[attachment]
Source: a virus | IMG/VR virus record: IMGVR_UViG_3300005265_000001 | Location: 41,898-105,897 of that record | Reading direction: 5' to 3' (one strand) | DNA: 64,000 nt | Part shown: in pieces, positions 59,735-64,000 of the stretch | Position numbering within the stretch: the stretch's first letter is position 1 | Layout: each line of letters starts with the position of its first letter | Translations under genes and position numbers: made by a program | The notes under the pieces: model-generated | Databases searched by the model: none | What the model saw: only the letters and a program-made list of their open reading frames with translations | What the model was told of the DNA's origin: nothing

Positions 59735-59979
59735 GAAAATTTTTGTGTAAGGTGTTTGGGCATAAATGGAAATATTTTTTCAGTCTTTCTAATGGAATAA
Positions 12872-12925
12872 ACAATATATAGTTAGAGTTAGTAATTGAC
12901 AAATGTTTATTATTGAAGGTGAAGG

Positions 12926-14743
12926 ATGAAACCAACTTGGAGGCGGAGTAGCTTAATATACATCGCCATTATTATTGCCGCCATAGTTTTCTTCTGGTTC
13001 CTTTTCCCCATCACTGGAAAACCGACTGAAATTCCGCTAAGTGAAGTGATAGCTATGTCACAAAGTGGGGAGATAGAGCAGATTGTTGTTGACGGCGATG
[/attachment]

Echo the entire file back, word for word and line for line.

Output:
Source: a virus | IMG/VR virus record: IMGVR_UViG_3300005265_000001 | Location: 41,898-105,897 of that record | Reading direction: 5' to 3' (one strand) | DNA: 64,000 nt | Part shown: in pieces, positions 59,735-64,000 of the stretch | Position numbering within the stretch: the stretch's first letter is position 1 | Layout: each line of letters starts with the position of its first letter | Translations under genes and position numbers: made by a program | The notes under the pieces: model-generated | Databases searched by the model: none | What the model saw: only the letters and a program-made list of their open reading frames with translations | What the model was told of the DNA's origin: nothing

Positions 59735-59979
59735 GAAAATTTTTGTGTAAGGTGTTTGGGCATAAATGGAAATATTTTTTCAGTCTTTCTAATGGAATAA
Positions 12872-12925
12872 ACAATATATAGTTAGAGTTAGTAATTGAC
12901 AAATGTTTATTATTGAAGGTGAAGG

Positions 12926-14743
12926 ATGAAACCAACTTGGAGGCGGAGTAGCTTAATATACATCGCCATTATTATTGCCGCCATAGTTTTCTTCTGGTTC
13001 CTTTTCCCCATCACTGGAAAACCGACTGAAATTCCGCTAAGTGAAGTGATAGCTATGTCACAAAGTGGGGAGATAGAGCAGATTGTTGTTGACGGCGATG